Crowdsourcing has gained immense popularity in machine learning applications for obtaining large amounts of labeled data. Crowdsourcing is cheap and fast, but suffers from the problem of low-quality data. To address this fundamental challenge in crowdsourcing, we propose a simple payment mechanism to incentivize workers to answer only the questions that they are sure of and skip the rest. We show that surprisingly, under a mild and natural no-free-lunch requirement, this mechanism is the one and only incentive-compatible payment mechanism possible. We also show that among all possible incentive-compatible mechanisms (that may or may not satisfy no-free-lunch), our mechanism makes the smallest possible payment to spammers.
Current machine learning techniques enable robust association of biological signals with measured phenotypes, but these approaches are incapable of identifying causal relationships. Here, we develop an integrated "white-box" biochemical screening, network modeling, and machine learning approach for revealing causal mechanisms and apply this approach to understanding antibiotic efficacy. We counter-screen diverse metabolites against bactericidal antibiotics in Escherichia coli and simulate their corresponding metabolic states using a genome-scale metabolic network model. Regression of the measured screening data on model simulations reveals that purine biosynthesis participates in antibiotic lethality, which we validate experimentally. We show that antibiotic-induced adenine limitation increases ATP demand, which elevates central carbon metabolism activity and oxygen consumption, enhancing the killing effects of antibiotics.
The Gaussian mechanism is an essential building block used in multitude of differentially private data analysis algorithms. In this paper we revisit the Gaussian mechanism and show that the original analysis has several important limitations. Our analysis reveals that the variance formula for the original mechanism is far from tight in the high privacy regime ($\varepsilon \to 0$) and it cannot be extended to the low privacy regime ($\varepsilon \to \infty$). We address these limitations by developing an optimal Gaussian mechanism whose variance is calibrated directly using the Gaussian cumulative density function instead of a tail bound approximation. We also propose to equip the Gaussian mechanism with a post-processing step based on adaptive estimation techniques by leveraging that the distribution of the perturbation is known. Our experiments show that analytical calibration removes at least a third of the variance of the noise compared to the classical Gaussian mechanism, and that denoising dramatically improves the accuracy of the Gaussian mechanism in the high-dimensional regime.
The family of Groves mechanisms, which includes the well-known VCG mechanism (also known as the Clarke mechanism), is a family of efficient and strategy-proof mechanisms. Unfortunately, the Groves mechanisms are generally not budget balanced. That is, under such mechanisms, payments may flow into or out of the system of the agents, resulting in deficits or reduced utilities for the agents. We consider the following problem: within the family of Groves mechanisms, we want to identify mechanisms that give the agents the highest utilities, under the constraint that these mechanisms must never incur deficits. We adopt a prior-free approach. We introduce two general measures for comparing mechanisms in prior-free settings. We say that a non-deficit Groves mechanism M individually dominates another non-deficit Groves mechanism M' if for every type profile, every agent's utility under M is no less than that under M', and this holds with strict inequality for at least one type profile and one agent. We say that a non-deficit Groves mechanism M collectively dominates another non-deficit Groves mechanism M' if for every type profile, the agents' total utility under M is no less than that under M', and this holds with strict inequality for at least one type profile. The above definitions induce two partial orders on non-deficit Groves mechanisms. We study the maximal elements corresponding to these two partial orders, which we call the individually undominated mechanisms and the collectively undominated mechanisms, respectively.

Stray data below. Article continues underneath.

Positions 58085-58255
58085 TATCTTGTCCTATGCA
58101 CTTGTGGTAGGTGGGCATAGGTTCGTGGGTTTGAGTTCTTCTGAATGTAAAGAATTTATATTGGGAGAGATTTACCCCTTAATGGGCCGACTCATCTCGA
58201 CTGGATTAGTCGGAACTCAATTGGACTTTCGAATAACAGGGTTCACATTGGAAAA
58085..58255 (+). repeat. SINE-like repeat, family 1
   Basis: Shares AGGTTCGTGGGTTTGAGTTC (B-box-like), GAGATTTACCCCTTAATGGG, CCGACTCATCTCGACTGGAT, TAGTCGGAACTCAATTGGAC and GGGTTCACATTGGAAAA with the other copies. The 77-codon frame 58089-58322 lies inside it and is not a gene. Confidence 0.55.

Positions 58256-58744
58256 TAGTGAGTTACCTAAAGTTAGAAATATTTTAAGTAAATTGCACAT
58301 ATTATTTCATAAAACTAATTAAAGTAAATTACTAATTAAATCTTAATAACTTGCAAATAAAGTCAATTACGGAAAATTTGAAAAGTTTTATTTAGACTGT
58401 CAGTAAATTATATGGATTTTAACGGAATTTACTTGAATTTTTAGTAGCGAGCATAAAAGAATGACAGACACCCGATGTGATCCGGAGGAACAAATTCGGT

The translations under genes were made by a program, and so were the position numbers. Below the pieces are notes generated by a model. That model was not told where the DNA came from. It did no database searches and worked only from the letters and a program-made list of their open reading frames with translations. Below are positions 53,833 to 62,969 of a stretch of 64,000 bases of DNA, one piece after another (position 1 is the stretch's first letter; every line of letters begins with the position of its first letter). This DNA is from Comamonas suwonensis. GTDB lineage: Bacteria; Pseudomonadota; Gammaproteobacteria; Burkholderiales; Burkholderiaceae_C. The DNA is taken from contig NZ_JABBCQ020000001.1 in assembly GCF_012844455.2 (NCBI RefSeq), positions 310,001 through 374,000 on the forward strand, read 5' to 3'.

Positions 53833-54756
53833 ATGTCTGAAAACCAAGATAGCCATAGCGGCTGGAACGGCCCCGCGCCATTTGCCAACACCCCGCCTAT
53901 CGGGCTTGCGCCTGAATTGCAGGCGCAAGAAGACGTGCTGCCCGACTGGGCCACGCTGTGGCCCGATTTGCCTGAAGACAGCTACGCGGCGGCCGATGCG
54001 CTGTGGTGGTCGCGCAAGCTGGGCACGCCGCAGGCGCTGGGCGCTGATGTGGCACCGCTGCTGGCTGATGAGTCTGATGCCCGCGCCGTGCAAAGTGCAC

Wagering mechanisms are one-shot betting mechanisms that elicit agents' predictions of an event. For deterministic wagering mechanisms, an existing impossibility result has shown incompatibility of some desirable theoretical properties. In particular, Pareto optimality (no profitable side bet before allocation) can not be achieved together with weak incentive compatibility, weak budget balance and individual rationality. In this paper, we expand the design space of wagering mechanisms to allow randomization and ask whether there are randomized wagering mechanisms that can achieve all previously considered desirable properties, including Pareto optimality. We answer this question positively with two classes of randomized wagering mechanisms: i) one simple randomized lottery-type implementation of existing deterministic wagering mechanisms, and ii) another family of simple and randomized wagering mechanisms which we call surrogate wagering mechanisms, which are robust to noisy ground truth. This family of mechanisms builds on the idea of learning with noisy labels (Natarajan et al. 2013) as well as a recent extension of this idea to the information elicitation without verification setting (Liu and Chen 2018). We show that a broad family of randomized wagering mechanisms satisfy all desirable theoretical properties.